By Erika Mathieu
Westwind Weekly News
The UCP has announced new initiatives and funding streams in response to the ongoing affordability crisis.
Following a series of announcements in recent weeks, including a $20 million commitment to organizations which address food insecurity, the re-indexation of AISH, and cash instalments for families (with children) bringing in up to $180,000. However, these income supports are not accessible for single people without children bringing in less than $35,000, or couples without children living on a combined $50,000 household income.
The $2.4 billion affordability package includes a commitment by the UCP for $10 million in guaranteed funding to food banks and other non-profits to address the challenges of food insecurity.
“We are investing $20 million over the next two years into addressing food security issues,” said Jeremy Nixon, Minister of Seniors, Community and Social Service during a press engagement last week. The Province committed to distributing a guaranteed $10 million to food banks over the next two years “and $5 million will be put out in a matching program,” said Nixon.
Nixon said discussions surrounding the ongoing affordability crisis triggered the announcement. “We’ve heard from food banks in my recent weeks (since) being appointed minister about the growing challenges that they’re facing,” and said a decline in volunteerism/donations and the spike in demand were factors.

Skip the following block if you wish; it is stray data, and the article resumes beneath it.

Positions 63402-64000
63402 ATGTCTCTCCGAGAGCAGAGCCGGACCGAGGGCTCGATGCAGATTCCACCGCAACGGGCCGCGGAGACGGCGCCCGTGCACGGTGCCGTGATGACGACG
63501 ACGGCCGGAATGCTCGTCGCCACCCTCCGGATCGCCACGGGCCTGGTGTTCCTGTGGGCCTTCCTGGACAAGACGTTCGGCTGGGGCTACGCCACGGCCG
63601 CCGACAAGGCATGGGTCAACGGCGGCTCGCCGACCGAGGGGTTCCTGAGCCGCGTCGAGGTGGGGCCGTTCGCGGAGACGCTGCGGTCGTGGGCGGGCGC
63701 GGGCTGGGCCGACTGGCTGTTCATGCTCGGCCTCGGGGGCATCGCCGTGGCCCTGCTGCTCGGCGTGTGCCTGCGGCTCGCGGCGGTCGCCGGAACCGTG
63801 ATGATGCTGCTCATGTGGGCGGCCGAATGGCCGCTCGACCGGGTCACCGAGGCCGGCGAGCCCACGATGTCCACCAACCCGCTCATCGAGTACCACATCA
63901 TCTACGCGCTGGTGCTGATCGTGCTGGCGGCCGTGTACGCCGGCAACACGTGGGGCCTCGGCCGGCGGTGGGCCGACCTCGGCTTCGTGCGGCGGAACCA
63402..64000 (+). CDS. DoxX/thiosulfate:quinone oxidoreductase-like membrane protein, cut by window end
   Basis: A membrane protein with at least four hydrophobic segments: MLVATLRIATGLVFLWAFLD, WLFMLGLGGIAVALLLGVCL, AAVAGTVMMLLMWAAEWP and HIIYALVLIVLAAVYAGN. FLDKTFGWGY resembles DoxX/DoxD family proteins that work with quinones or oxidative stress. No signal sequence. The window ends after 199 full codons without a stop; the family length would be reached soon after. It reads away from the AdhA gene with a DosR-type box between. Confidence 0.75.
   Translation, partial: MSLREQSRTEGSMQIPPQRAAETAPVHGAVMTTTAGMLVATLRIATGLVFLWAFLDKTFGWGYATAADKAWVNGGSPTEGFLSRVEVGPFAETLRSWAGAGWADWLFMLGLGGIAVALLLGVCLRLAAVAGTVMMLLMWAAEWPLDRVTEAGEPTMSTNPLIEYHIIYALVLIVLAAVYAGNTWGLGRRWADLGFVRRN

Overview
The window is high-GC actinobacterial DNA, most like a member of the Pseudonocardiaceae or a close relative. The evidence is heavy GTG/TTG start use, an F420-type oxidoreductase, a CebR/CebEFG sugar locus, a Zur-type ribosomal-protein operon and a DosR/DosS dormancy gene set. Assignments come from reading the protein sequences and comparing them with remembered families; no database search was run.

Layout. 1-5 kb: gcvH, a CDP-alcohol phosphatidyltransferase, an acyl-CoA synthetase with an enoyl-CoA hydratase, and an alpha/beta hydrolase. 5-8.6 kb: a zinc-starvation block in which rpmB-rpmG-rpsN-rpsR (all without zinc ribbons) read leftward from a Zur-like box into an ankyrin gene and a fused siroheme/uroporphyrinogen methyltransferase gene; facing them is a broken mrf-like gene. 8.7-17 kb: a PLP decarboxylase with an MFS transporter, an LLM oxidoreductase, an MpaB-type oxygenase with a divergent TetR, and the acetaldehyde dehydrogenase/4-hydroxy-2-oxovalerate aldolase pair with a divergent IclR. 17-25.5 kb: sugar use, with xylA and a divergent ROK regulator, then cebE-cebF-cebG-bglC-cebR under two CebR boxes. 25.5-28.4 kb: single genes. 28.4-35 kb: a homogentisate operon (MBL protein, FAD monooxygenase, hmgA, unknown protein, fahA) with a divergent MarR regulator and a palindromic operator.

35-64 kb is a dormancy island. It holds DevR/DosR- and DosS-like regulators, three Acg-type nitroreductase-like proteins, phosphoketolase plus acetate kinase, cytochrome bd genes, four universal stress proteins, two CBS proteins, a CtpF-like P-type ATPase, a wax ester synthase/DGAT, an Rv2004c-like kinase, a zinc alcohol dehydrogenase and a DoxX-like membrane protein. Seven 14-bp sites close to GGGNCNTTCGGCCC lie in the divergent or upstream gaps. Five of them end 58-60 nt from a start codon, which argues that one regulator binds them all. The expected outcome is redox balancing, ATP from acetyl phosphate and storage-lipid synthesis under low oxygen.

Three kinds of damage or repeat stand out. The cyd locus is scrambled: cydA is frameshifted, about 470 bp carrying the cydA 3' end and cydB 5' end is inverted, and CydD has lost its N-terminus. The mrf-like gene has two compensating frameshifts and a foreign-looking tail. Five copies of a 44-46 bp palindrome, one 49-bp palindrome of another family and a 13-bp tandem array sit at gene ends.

In terms of how these supports will reach food banks, Nixon said, “we’re working with Alberta Food Banks (AFB) and our local FCSS to help with the distribution of these funds.” Alberta Food Banks, a provincial association of food banks in the province, is not inclusive of all community organizations supporting food security. Coaldale’s local food bank, for example, is not a member of the AFB.
While the exact breakdown of how funds will be distributed is not yet available, Nixon said the initiative is intended to provide support to other kinds of organizations addressing food insecurity.
“We want to make sure we’re actually broadening this beyond just traditional food banks because we know there’s a lot of non-profits who also do a lot of great work and addressing food security, and have (a) more intimate knowledge of the need within their communities,” and noted community partners will play a role in determining how funds will have “the maximum effect,” once distributed.
Nixon added, “this is going to be opened up right across the province and we’re going to be working through our partners to help, get funds out to the organizations who need it.” Minister Nixon cited a 73 per cent increase in demand at food banks since 2019 and said the affordability crisis has caused significant demand increases on organizations providing emergency food support.